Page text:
Twistin' the night away


IT WAS ALL the rage in New York (at the famous Peppermint Lounge) and L.A. It was OK., too, in Cambodia -- and in all the fashionable nightclubs in London. But it was banned in Lebanon and in Thailand; in Russia it was very definitely nyet! (Pravda called it the "limit of moral decay.") Britain's Princess Margaret did a mean one at a debutante ball at Blenheim Palace; but in Hollywood, the legendary dancer Ginger Rogers called it "obscene."

What they were all churned up about was a dance, of sorts, called the "twist" (termed by a prominent psychiatrist "a spinal spasm") which swept through the country in the early 1960s like one, long cacophonous riff. Baltimore was not spared.

In valley country clubs and in Highlandtown club basements, young and old were "twisting." But if you liked to do your twisting in public, there were quite a few places where you could be seen on the dance floor with the best of them. Sweeney's on Greenmount Avenue may have been the most popular, but there were many others, most of which advertised, "Twisting Contest Tonight": Surf Club (3315 Pulaski Highway), Celebrity Lounge (21 E. North Ave.), Cicero's, 508 Forest St., featuring "Ronnie Dove and the Original Twisters"), Gussie's Downbeat (4713 Eastern Ave.) -- twisting on their postage-stamp size dance floors put life and limb at risk.

No question, most everybody in Baltimore loved the twist.

One who clearly didn't was Baltimore Fire Prevention Chief Michael Horan.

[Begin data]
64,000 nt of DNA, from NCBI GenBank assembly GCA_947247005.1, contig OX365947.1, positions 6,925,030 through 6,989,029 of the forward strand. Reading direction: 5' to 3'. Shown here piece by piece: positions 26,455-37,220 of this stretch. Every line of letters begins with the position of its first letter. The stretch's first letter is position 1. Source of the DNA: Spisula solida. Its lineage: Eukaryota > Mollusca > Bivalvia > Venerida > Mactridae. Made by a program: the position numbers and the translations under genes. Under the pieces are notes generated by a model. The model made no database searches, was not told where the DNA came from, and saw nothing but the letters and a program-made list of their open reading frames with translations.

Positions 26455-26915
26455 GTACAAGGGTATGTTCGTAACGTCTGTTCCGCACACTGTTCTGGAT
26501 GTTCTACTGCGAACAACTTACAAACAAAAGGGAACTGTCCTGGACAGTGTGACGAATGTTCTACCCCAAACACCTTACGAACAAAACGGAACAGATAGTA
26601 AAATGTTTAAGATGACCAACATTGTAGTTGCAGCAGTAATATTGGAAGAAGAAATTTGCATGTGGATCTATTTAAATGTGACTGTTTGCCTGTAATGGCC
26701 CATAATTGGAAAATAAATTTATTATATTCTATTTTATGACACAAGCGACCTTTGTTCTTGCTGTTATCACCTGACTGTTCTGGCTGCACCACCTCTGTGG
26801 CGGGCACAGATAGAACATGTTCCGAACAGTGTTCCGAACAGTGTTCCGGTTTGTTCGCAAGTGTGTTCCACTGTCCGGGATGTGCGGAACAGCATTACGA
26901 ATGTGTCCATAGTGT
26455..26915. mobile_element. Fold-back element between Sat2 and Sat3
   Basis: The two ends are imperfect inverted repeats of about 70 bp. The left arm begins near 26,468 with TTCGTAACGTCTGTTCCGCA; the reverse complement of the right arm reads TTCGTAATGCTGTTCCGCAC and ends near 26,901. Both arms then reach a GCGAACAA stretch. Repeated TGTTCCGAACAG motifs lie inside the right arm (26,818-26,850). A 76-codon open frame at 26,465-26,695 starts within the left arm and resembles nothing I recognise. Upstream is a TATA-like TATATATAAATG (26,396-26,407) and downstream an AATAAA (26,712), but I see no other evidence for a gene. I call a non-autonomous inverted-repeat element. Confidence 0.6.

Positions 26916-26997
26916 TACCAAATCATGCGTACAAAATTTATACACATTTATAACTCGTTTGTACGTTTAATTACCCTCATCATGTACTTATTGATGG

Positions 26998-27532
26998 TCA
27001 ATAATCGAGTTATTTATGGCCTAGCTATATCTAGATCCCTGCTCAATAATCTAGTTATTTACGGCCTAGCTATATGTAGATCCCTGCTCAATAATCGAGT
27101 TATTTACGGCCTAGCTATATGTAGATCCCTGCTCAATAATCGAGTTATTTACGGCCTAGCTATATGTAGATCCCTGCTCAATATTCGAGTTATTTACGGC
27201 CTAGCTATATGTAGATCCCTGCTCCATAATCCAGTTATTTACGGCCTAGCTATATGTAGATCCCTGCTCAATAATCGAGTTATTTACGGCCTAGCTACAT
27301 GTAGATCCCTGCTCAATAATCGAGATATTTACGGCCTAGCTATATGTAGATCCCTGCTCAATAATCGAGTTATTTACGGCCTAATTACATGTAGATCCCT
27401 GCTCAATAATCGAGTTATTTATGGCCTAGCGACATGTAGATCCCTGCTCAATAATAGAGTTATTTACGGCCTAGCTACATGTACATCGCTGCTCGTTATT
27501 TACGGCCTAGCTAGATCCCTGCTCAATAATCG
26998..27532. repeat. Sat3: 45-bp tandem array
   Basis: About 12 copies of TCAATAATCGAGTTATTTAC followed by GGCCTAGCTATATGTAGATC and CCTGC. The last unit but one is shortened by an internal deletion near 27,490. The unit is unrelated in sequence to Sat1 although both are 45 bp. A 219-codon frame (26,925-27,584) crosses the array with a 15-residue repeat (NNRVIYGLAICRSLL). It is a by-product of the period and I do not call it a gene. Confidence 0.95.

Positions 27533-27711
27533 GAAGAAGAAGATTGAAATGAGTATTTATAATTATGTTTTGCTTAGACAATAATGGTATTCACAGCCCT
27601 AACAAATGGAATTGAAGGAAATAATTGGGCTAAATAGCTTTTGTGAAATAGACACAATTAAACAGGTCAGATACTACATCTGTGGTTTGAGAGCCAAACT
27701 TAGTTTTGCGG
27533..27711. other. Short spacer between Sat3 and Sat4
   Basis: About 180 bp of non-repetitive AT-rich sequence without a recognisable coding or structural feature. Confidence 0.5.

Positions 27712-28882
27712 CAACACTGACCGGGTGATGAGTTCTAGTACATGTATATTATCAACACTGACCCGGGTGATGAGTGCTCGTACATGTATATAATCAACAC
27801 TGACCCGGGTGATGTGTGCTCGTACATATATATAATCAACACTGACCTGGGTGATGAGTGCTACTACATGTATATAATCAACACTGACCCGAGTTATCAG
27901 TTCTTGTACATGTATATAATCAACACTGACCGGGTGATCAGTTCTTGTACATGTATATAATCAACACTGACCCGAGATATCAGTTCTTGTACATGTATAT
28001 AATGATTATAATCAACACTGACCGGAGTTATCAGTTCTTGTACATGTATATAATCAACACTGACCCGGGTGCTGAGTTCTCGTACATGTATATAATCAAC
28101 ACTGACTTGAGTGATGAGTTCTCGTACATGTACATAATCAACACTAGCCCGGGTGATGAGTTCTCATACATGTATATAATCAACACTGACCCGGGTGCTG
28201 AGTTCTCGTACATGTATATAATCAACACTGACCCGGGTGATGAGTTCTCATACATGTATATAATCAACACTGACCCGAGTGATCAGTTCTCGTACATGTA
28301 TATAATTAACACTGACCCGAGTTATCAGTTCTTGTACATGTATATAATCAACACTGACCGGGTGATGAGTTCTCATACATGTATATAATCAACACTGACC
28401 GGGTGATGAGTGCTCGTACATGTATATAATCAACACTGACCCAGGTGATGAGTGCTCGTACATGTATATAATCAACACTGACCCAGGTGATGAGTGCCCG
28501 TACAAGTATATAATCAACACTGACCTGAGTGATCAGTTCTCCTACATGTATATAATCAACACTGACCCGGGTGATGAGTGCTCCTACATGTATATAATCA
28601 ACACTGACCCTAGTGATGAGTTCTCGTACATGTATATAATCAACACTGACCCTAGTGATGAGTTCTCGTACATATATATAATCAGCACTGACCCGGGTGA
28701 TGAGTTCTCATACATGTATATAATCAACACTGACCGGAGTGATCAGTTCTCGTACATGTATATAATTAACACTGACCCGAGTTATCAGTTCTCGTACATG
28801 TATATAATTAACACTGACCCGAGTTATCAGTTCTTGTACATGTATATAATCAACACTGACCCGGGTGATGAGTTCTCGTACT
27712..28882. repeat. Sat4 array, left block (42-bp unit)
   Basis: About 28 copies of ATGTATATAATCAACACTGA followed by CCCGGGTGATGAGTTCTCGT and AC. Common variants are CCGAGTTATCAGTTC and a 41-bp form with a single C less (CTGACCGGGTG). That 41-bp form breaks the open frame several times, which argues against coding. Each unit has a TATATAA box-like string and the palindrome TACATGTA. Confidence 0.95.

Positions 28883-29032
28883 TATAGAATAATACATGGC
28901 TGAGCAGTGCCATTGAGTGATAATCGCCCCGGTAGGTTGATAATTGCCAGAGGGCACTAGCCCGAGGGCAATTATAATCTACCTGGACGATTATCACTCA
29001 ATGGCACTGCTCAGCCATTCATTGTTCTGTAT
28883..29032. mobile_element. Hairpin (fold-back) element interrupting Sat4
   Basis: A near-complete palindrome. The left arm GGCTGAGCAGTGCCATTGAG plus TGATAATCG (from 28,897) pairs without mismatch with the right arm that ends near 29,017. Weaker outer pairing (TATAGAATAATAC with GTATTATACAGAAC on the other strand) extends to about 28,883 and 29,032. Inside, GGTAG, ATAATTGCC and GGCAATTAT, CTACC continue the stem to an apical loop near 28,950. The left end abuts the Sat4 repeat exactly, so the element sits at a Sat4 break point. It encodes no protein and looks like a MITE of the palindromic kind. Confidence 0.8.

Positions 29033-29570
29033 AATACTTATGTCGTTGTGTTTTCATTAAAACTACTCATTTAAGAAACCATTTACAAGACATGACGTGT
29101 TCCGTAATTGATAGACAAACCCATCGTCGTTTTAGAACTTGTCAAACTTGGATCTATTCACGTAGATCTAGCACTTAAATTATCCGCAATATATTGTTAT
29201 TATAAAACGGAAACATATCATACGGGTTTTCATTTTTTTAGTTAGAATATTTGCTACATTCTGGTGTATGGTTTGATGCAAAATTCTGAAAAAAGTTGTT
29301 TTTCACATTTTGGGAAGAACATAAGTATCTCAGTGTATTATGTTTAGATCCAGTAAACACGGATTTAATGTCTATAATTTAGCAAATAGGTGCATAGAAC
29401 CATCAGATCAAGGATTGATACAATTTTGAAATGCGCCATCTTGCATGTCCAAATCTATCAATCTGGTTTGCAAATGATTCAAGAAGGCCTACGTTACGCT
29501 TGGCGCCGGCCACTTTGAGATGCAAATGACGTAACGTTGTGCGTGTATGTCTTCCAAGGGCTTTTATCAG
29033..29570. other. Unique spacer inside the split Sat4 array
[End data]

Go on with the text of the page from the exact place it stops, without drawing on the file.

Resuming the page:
On the night of Dec. 7, 1961, the chief walked into the Las Vegas Club in West Baltimore at 123 Warwick Ave. and quietly sat down; a few days later the club's liquor license was suspended -- on a charge that the club's owner (Joseph J. Morea) failed to cooperate with the Fire Department. Morea laid all his troubles to that dance."

Horan told the liquor board that when he visited the club he wasn't sure "what they were dancing" when he walked in but whatever it was "it was creating a lot of excitement." Horan apparently understated his case.

"When I came into the place," he said, "there were people dancing in the aisles and between the tables. They were blocking all the exits."

Horan said he told Morea to stop the dancing and keep it stopped until an adequate dance floor could be created "to contain whatever it was these people were dancing." They stopped it then, Horan said, "but something told me I ought to stop back in a few hours."

He did. "They were at it again."

Twistin', twistin',

Twistin' the night away . . .

Morea accepted his suspension and then shook his head sadly "How do you keep them under control when they're dancing that dance?"

Horan could not be everywhere in Baltimore that night. He could not shut down every club in town where people were twisting. Which is why most twisting Baltimoreans that night, out of the harsh view of Fire Prevention Chief Michael Horan, kept right on

Twistin', twistin',

Twistin' the night away . . .

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